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“Professors Cohen, Lindenmeyer, Kars and Jeffries add to the history department’s impressive record of achievement. The campus community is extremely proud of them and delighted that they are being recognized for their superb scholarship.”

— President Freeman A. Hrabowski, III

 

UMBC’s Historians Honored with Prestigious Awards

 

July 27, 2004 – The scholarly strengths and achievements of UMBC’s history department have once again received national and international attention.

Distinguished University Professor of History Warren I. Cohen, one of the world’s leading experts on the history of American-East Asian relations, received the Norman and Laura Graebner Prize from the Society for Historians of American Foreign Relations. Cohen is the ninth person ever to win the award. Given every two years, the Graebner Prize is a career achievement honor that recognizes a senior historian of U.S. foreign relations who has made significant contributions to the field through excellence in teaching, scholarship and service.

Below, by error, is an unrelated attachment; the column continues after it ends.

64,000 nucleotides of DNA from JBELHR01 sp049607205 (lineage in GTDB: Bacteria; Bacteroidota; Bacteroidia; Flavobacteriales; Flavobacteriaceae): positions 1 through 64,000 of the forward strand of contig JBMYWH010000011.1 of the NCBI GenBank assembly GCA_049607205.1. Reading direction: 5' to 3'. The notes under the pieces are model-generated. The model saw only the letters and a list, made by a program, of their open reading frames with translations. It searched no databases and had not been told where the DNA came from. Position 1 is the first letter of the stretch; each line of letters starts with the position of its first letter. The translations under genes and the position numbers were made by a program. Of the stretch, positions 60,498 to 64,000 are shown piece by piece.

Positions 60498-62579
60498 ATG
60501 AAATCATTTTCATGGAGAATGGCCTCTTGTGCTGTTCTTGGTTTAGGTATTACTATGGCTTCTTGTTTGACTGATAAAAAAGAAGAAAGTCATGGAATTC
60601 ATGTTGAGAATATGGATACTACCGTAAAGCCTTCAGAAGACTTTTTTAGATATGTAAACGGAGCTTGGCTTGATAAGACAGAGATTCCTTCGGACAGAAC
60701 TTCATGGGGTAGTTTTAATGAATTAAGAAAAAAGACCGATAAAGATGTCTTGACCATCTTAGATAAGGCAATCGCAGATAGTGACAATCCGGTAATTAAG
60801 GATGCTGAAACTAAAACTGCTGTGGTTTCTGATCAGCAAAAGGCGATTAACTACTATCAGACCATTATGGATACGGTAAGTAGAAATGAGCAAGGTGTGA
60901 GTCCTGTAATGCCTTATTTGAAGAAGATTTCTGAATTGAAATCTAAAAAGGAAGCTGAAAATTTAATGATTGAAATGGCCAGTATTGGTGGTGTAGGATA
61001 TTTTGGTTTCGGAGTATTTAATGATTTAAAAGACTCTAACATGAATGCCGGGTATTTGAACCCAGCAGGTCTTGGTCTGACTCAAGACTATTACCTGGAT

Associate Professor of History Kriste Lindenmeyer was awarded a Fulbright Senior Scholar grant for the 2004-2005 academic year. Lindenmeyer, who specializes in the history of women, gender and childhood, will be teaching courses in American history and public history at the Martin Luther University in Halle, Germany through the Fulbright Scholar Program.


Associate Professor of History Marjoleine Kars received an Andrew W. Mellon Research Fellowship from the John Carter Brown Library, a major research institute for the colonial history of North and South America on the campus of Brown University. Kars will use the award to further her research on a massive slave uprising in the 1760s in the Dutch colony of Berbice – an area now part of the Republic of Guyana.


With these recent awards, Cohen, Lindenmeyer and Kars add honors to an already distinguished history faculty, whose members have been past recipients of prestigious fellowships and awards from such organizations as the National Endowment for the Humanities, the Guggenheim Foundation, the American Historical Association and the National Science Foundation.

Says John Jeffries, professor and chair of the Department of History, “It is a noteworthy accomplishment to have three historians in a relatively small department win major national awards within the same year; but, in fact, this reflects the scholarly strengths and achievements of the department as a whole.”

Jeffries was recently honored for his own research when he was named a distinguished lecturer for 2004-07 by the Organization of American Historians.


 


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